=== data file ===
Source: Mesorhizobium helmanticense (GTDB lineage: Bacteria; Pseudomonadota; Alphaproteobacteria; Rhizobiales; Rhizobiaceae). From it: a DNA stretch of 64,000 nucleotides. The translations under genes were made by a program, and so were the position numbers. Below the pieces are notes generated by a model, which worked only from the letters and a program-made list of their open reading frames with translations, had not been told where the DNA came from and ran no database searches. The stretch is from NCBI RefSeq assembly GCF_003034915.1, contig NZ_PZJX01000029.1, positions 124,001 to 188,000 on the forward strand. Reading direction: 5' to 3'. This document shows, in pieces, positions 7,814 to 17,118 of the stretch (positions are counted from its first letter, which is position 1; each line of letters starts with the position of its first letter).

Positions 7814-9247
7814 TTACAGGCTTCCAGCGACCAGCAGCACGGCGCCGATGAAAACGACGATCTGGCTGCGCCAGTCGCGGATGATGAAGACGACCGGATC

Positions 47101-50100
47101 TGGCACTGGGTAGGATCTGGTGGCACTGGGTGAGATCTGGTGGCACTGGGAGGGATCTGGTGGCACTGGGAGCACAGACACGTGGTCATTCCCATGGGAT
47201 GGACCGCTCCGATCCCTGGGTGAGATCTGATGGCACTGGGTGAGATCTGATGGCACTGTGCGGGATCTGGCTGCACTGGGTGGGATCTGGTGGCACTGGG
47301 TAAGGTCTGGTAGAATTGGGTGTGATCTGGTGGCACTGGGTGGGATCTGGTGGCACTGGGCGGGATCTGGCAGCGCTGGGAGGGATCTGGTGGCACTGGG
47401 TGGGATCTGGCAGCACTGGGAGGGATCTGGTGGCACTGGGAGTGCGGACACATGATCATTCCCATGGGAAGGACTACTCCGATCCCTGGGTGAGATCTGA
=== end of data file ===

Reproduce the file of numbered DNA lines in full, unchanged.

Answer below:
Source: Mesorhizobium helmanticense (GTDB lineage: Bacteria; Pseudomonadota; Alphaproteobacteria; Rhizobiales; Rhizobiaceae). From it: a DNA stretch of 64,000 nucleotides. The translations under genes were made by a program, and so were the position numbers. Below the pieces are notes generated by a model, which worked only from the letters and a program-made list of their open reading frames with translations, had not been told where the DNA came from and ran no database searches. The stretch is from NCBI RefSeq assembly GCF_003034915.1, contig NZ_PZJX01000029.1, positions 124,001 to 188,000 on the forward strand. Reading direction: 5' to 3'. This document shows, in pieces, positions 7,814 to 17,118 of the stretch (positions are counted from its first letter, which is position 1; each line of letters starts with the position of its first letter).

Positions 7814-9247
7814 TTACAGGCTTCCAGCGACCAGCAGCACGGCGCCGATGAAAACGACGATCTGGCTGCGCCAGTCGCGGATGATGAAGACGACCGGATC

Positions 47101-50100
47101 TGGCACTGGGTAGGATCTGGTGGCACTGGGTGAGATCTGGTGGCACTGGGAGGGATCTGGTGGCACTGGGAGCACAGACACGTGGTCATTCCCATGGGAT
47201 GGACCGCTCCGATCCCTGGGTGAGATCTGATGGCACTGGGTGAGATCTGATGGCACTGTGCGGGATCTGGCTGCACTGGGTGGGATCTGGTGGCACTGGG
47301 TAAGGTCTGGTAGAATTGGGTGTGATCTGGTGGCACTGGGTGGGATCTGGTGGCACTGGGCGGGATCTGGCAGCGCTGGGAGGGATCTGGTGGCACTGGG
47401 TGGGATCTGGCAGCACTGGGAGGGATCTGGTGGCACTGGGAGTGCGGACACATGATCATTCCCATGGGAAGGACTACTCCGATCCCTGGGTGAGATCTGA